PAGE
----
The mitochondrial permeability transition, an established mechanism for heart diseases, is a long-standing mystery of mitochondrial biology and a prime drug target for cardioprotection. Several hypotheses about its molecular nature have been put forward over the years, and the prevailing view is that permeabilization of the inner mitochondrial membrane follows opening of a high-conductance channel, the permeability transition pore, which is also called mitochondrial megachannel or multiconductance channel. The permeability transition strictly requires matrix Ca2+ and is favored by the matrix protein cyclophilin D, which mediates the inhibitory effects of cyclosporin A. Here we provide a review of the field, with specific emphasis on the possible role of the adenine nucleotide translocator and of the F-ATP synthase in channel formation, and on currently available small molecule inhibitors. While the possible mechanisms through which the adenine nucleotide translocator and the F-ATP synthase might form high-conductance channels remain unknown, reconstitution experiments and site-directed mutagenesis combined to electrophysiology have provided important clues. The hypothesis that more than one protein may act as a permeability transition pore provides a reasonable explanation for current controversies in the field, and holds great promise for the solution of the mystery of the permeability transition.

Molecular nature and regulation of the mitochondrial permeability transition pore(s), drug target(s) in cardioprotection

Carraro M.;Carrer A.;Urbani A.;Bernardi P.
2020

Abstract

The mitochondrial permeability transition, an established mechanism for heart diseases, is a long-standing mystery of mitochondrial biology and a prime drug target for cardioprotection. Several hypotheses about its molecular nature have been put forward over the years, and the prevailing view is that permeabilization of the inner mitochondrial membrane follows opening of a high-conductance channel, the permeability transition pore, which is also called mitochondrial megachannel or multiconductance channel. The permeability transition strictly requires matrix Ca2+ and is favored by the matrix protein cyclophilin D, which mediates the inhibitory effects of cyclosporin A. Here we provide a review of the field, with specific emphasis on the possible role of the adenine nucleotide translocator and of the F-ATP synthase in channel formation, and on currently available small molecule inhibitors. While the possible mechanisms through which the adenine nucleotide translocator and the F-ATP synthase might form high-conductance channels remain unknown, reconstitution experiments and site-directed mutagenesis combined to electrophysiology have provided important clues. The hypothesis that more than one protein may act as a permeability transition pore provides a reasonable explanation for current controversies in the field, and holds great promise for the solution of the mystery of the permeability transition.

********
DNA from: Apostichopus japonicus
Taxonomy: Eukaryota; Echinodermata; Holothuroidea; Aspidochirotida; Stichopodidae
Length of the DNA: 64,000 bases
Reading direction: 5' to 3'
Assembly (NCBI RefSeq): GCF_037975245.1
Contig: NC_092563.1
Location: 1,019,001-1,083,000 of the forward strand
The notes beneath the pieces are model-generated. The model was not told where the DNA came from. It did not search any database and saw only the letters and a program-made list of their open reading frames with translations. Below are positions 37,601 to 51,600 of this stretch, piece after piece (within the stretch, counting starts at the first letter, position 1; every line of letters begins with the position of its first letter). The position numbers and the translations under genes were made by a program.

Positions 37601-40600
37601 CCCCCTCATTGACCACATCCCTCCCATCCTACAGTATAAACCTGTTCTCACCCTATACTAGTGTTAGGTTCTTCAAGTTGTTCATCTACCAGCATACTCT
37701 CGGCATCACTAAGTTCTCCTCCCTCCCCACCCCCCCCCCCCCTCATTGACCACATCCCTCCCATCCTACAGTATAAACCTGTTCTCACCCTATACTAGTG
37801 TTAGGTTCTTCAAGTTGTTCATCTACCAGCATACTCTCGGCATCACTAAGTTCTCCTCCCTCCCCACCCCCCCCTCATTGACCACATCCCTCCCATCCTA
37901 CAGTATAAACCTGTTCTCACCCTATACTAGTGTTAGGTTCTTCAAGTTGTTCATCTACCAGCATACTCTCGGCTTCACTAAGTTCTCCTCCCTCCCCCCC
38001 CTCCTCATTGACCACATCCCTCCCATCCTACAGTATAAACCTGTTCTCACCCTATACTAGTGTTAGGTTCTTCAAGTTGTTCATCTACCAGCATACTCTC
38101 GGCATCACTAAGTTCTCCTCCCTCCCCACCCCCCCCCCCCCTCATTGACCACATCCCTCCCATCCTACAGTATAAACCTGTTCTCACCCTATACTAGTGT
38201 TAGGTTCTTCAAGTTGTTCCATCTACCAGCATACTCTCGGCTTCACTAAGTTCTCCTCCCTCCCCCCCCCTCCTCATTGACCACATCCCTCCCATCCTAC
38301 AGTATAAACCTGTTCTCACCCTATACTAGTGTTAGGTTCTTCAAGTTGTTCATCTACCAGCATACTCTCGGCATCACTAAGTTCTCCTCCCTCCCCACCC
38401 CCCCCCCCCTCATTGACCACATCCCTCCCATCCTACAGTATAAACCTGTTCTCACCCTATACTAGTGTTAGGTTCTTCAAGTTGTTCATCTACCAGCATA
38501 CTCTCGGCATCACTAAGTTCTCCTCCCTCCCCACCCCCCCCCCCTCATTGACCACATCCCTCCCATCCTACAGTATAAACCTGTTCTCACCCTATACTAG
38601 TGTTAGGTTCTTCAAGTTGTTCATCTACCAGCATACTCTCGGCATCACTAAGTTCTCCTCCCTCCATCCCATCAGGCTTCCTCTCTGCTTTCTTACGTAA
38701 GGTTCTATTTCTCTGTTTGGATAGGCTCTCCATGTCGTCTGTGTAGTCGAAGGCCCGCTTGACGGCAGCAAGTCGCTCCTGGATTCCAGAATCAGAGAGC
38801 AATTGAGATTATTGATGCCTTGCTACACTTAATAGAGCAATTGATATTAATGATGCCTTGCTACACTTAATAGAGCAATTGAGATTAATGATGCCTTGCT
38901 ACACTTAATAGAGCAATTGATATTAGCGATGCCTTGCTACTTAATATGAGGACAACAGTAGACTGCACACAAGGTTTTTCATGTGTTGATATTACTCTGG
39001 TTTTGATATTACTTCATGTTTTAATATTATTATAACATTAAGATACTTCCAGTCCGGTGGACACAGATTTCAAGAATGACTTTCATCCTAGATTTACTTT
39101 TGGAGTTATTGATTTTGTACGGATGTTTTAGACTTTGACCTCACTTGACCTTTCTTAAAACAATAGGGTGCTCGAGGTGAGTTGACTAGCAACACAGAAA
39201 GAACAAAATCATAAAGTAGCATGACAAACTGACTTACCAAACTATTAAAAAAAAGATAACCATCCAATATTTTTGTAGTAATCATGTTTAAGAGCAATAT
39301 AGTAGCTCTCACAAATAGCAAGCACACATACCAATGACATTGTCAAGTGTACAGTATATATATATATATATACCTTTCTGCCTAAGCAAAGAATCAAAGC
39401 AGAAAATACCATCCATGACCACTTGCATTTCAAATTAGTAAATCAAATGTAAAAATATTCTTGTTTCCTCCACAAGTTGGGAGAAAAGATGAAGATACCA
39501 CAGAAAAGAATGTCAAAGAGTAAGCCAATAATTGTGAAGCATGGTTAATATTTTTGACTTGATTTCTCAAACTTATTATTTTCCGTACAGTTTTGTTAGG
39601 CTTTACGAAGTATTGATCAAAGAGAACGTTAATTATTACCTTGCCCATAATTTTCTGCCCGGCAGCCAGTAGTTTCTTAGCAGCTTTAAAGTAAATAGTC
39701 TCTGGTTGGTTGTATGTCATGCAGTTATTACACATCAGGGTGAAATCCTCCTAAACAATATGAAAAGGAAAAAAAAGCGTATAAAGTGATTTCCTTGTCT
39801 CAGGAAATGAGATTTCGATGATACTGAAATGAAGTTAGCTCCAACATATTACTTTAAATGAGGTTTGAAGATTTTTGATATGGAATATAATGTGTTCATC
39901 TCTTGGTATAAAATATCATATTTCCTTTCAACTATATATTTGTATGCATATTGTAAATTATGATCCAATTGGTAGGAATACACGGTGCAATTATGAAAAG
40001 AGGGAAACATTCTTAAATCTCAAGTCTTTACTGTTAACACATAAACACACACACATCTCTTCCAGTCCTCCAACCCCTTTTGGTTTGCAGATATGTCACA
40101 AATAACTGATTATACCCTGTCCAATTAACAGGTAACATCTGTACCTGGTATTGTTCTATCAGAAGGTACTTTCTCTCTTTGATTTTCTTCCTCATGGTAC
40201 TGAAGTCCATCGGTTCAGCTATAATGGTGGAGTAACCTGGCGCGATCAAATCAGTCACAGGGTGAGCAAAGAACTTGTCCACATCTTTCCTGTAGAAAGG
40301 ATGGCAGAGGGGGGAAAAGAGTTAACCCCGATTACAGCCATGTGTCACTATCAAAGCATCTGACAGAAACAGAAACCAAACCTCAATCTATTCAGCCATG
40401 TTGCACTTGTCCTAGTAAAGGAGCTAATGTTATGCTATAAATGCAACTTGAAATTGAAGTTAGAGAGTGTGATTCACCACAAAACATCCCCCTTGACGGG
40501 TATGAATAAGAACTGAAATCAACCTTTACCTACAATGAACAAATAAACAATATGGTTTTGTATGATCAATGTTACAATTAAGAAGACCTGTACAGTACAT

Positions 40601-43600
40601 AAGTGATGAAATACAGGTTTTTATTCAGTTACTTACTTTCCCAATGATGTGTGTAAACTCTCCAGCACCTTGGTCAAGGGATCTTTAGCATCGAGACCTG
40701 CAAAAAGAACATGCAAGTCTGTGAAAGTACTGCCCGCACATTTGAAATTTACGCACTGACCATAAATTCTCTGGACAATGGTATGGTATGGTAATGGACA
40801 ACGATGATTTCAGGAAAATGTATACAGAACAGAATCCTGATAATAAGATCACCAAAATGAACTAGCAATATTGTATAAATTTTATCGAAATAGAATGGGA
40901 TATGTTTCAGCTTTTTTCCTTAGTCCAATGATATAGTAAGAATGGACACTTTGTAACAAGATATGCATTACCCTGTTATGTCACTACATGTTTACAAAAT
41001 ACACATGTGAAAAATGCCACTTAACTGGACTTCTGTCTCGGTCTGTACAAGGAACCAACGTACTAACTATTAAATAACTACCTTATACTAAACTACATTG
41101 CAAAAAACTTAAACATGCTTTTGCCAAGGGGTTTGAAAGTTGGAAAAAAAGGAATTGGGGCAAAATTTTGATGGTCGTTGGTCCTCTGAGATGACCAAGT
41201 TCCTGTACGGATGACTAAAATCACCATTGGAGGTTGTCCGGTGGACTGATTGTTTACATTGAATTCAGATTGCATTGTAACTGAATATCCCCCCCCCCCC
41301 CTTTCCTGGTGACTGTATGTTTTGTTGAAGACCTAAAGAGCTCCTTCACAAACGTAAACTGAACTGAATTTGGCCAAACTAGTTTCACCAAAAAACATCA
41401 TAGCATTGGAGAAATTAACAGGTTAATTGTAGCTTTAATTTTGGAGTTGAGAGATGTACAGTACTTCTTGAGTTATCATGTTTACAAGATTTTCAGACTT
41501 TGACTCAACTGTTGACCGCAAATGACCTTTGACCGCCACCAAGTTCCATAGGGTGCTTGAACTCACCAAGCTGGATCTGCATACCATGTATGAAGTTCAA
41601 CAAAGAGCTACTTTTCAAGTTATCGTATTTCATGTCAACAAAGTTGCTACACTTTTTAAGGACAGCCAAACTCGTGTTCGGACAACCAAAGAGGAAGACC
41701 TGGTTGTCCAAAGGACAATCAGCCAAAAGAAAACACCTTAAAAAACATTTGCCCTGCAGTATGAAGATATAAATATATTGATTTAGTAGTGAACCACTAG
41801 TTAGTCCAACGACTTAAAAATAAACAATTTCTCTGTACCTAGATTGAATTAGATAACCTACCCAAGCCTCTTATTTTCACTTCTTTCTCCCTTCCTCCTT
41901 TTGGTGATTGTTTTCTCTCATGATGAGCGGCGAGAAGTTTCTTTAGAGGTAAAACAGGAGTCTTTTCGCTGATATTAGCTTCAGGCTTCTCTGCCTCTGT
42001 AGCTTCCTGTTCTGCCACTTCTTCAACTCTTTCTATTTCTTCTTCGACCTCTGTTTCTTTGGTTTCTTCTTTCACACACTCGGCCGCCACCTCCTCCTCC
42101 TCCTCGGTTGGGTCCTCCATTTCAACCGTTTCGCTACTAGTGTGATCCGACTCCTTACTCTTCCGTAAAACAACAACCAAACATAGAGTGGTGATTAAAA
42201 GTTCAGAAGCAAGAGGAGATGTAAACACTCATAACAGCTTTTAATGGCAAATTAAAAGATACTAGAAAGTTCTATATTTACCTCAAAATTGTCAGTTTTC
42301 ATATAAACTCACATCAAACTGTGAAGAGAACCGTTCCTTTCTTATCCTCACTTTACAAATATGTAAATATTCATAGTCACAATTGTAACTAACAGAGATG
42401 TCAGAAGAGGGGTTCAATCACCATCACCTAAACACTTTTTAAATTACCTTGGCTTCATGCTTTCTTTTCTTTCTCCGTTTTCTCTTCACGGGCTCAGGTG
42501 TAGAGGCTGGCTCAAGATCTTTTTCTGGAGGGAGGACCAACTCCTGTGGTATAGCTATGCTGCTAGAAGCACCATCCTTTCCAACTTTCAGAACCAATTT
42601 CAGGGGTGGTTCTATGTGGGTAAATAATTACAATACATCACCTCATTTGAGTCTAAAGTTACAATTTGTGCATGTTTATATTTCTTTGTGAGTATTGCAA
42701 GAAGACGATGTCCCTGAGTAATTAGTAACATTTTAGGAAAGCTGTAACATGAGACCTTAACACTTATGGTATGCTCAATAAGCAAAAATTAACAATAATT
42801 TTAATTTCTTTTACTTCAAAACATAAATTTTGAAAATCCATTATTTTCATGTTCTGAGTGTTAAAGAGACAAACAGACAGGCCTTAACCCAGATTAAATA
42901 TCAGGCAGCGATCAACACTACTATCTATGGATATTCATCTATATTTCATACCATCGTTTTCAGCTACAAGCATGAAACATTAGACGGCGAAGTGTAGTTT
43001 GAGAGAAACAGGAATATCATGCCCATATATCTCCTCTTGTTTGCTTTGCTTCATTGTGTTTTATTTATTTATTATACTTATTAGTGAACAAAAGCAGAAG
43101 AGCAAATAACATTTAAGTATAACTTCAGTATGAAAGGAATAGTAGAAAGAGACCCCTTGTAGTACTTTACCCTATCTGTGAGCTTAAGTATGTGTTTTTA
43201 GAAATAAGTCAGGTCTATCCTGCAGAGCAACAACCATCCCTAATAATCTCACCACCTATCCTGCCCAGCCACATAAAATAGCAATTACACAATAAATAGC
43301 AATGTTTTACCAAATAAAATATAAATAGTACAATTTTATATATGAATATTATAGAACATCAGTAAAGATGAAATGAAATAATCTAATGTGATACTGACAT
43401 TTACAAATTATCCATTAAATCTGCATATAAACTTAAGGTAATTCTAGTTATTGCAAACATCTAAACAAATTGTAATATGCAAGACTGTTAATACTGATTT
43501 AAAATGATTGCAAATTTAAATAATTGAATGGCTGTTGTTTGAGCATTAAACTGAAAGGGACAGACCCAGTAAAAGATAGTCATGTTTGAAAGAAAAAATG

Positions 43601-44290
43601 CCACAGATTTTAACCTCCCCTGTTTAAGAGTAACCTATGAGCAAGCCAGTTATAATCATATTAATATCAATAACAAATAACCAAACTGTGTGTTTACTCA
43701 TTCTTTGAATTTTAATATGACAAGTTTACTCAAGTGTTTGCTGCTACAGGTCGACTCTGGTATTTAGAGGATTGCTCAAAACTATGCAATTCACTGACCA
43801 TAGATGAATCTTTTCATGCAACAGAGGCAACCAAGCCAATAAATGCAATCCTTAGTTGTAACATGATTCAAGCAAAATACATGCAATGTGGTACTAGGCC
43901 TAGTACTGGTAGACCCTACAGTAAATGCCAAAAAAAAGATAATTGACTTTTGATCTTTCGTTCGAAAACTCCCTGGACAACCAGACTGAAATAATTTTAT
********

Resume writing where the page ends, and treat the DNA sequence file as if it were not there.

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Utilizza questo identificativo per citare o creare un link a questo documento: http://hdl.handle.net/11577/3349620
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